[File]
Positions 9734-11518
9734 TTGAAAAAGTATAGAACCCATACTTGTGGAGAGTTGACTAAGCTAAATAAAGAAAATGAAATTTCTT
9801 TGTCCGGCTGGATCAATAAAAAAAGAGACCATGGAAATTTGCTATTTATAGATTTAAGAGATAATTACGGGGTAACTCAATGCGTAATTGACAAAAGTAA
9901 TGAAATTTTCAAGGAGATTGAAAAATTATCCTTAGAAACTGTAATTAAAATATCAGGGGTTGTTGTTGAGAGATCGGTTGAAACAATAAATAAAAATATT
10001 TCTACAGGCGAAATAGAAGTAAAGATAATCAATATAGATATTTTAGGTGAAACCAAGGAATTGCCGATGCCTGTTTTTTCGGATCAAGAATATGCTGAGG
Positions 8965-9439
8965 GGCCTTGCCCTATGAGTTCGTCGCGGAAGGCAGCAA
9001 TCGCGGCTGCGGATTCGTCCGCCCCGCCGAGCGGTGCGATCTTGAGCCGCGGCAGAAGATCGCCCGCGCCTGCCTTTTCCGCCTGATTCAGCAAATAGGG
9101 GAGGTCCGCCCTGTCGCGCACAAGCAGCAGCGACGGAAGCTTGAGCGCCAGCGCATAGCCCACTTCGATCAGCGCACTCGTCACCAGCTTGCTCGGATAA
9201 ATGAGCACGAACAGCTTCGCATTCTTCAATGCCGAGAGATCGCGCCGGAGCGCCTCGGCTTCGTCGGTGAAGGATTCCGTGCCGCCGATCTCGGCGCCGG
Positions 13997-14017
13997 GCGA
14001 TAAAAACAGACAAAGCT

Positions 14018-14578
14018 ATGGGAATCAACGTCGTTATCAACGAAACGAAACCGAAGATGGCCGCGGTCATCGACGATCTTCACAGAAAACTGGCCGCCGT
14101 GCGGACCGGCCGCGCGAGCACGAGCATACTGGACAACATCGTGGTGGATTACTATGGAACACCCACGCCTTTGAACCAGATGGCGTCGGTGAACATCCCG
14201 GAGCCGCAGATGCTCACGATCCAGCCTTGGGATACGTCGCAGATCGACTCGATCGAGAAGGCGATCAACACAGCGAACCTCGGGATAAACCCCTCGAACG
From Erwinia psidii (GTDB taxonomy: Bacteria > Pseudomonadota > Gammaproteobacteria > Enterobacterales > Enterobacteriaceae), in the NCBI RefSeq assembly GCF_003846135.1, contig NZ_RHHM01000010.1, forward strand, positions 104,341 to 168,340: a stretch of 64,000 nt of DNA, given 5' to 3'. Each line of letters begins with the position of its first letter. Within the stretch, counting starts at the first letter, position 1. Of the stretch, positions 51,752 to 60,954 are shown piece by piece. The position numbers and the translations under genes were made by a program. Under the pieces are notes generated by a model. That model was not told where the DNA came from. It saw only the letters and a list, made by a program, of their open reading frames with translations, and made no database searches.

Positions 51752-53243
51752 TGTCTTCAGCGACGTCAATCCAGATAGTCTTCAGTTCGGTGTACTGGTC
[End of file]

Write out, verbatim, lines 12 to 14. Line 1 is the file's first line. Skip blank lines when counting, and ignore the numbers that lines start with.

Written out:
13997 GCGA
14001 TAAAAACAGACAAAGCT

Positions 14018-14578